My WordPress Development Workflow
I love reading about people’s workflows, and each time I read about someone else’s setup I take something away. I’m inspired by folks who spend half their day at standing tables (not inspired enough to actually give standing a go mind you) and who have built contraptions to aid their day. Yet workflow is about more than just hardware and posture. In this post I thought I would take you through the tools that I use day-to-day.
This post will be the first in a series of posts that are a sort of – How I do X? What stuff I use day in day out? Along with why I do.
WARNING it’s worth remembering I don’t do much full on development any more and when I do I tend to be working on either more complex systems or working with lots of unfamiliar legacy code. In addition to this I have my own sites and a few legacy clients who have unique and individual setups. Normally the remainder of my work with clients is based around AWS or a similar infrastructure.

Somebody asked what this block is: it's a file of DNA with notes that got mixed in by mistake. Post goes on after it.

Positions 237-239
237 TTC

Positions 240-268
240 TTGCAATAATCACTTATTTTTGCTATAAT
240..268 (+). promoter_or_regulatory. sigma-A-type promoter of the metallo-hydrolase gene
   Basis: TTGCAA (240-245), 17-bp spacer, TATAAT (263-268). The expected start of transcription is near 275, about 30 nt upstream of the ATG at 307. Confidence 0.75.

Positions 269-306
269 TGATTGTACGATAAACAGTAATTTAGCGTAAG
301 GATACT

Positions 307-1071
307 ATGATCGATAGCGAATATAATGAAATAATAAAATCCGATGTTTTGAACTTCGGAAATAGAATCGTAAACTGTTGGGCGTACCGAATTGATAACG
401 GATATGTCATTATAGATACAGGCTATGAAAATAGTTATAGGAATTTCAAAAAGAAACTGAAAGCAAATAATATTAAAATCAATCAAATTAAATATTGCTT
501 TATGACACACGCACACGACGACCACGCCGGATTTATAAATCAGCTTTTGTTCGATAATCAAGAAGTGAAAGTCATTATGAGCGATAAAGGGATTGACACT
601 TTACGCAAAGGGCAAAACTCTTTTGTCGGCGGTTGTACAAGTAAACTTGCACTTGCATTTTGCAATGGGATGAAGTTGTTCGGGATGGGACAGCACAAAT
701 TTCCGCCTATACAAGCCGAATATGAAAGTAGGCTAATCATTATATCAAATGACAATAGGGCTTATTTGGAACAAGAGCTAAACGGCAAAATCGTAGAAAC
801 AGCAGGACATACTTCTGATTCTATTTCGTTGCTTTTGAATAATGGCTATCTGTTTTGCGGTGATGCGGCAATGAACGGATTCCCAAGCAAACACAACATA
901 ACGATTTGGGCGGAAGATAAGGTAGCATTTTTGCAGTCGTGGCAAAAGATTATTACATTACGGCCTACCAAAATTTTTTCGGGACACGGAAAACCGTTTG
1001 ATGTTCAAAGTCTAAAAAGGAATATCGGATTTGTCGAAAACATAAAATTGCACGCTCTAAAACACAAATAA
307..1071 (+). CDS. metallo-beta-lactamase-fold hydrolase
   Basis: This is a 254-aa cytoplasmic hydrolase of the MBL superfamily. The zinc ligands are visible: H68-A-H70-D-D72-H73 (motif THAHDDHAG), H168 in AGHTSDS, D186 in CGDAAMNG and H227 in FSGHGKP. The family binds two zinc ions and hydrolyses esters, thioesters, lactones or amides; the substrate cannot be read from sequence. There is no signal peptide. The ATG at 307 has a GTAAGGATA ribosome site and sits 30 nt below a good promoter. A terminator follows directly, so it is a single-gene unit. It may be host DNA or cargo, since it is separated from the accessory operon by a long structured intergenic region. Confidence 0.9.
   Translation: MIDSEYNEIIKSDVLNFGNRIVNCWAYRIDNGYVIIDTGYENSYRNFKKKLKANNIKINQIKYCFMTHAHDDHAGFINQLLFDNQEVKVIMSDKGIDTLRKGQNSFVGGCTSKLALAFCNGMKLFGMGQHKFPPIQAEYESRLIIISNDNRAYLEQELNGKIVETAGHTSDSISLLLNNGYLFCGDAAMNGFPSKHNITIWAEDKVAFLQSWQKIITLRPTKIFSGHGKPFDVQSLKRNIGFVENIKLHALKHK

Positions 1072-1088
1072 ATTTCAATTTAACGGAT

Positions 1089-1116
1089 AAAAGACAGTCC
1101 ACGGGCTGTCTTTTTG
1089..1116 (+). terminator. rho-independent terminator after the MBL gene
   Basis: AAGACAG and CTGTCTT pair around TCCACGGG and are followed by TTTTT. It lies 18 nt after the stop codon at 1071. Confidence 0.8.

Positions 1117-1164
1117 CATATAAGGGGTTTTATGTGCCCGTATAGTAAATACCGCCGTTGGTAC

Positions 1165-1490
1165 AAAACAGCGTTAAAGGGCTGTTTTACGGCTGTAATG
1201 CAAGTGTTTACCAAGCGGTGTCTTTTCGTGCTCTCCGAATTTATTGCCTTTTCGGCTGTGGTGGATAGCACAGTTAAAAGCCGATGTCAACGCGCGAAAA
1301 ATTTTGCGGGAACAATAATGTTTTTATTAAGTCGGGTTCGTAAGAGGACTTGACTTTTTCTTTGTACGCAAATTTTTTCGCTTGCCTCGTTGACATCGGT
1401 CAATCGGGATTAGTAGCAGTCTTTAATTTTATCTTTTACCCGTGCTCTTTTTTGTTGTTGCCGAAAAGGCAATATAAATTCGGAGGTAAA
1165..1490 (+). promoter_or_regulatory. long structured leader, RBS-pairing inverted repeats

Operating System & Apps
My main computer is a Macbook Pro 2010 and my day-to day OS is OSX Mavericks which I jokingly say is the prettiest terminal GUI going. I have MacPorts on, and a range of small tools and other bits more often found on a typical Unix box. I use MacPorts over HomeBrew for no reason other then that was the one I used first.
In terms of Apps it’s pretty light development wise:
- Sublime Text 2
- Firefox Developer Edition
- Sequel Pro & MySQLWorkbench
My main text editor is Sublime Text 2, there is Sublime Text 3 but I have stuck with version 2 as all my plugins are compatible along with a few custom plugins. I don’t think there is much work in migrating plugins over but I haven’t investigated. In terms of other IDEs and text editors I have worked with or tried a range in the past including hip new offerings like Atom to mature products like PHPStorm. On the whole Sublime Text offers the right balance for me, but text editors are such personal choices. I still have a copy of Eclipse up to date and setup for occasional weird programming tasks, but prefer not to fire it up unless needed.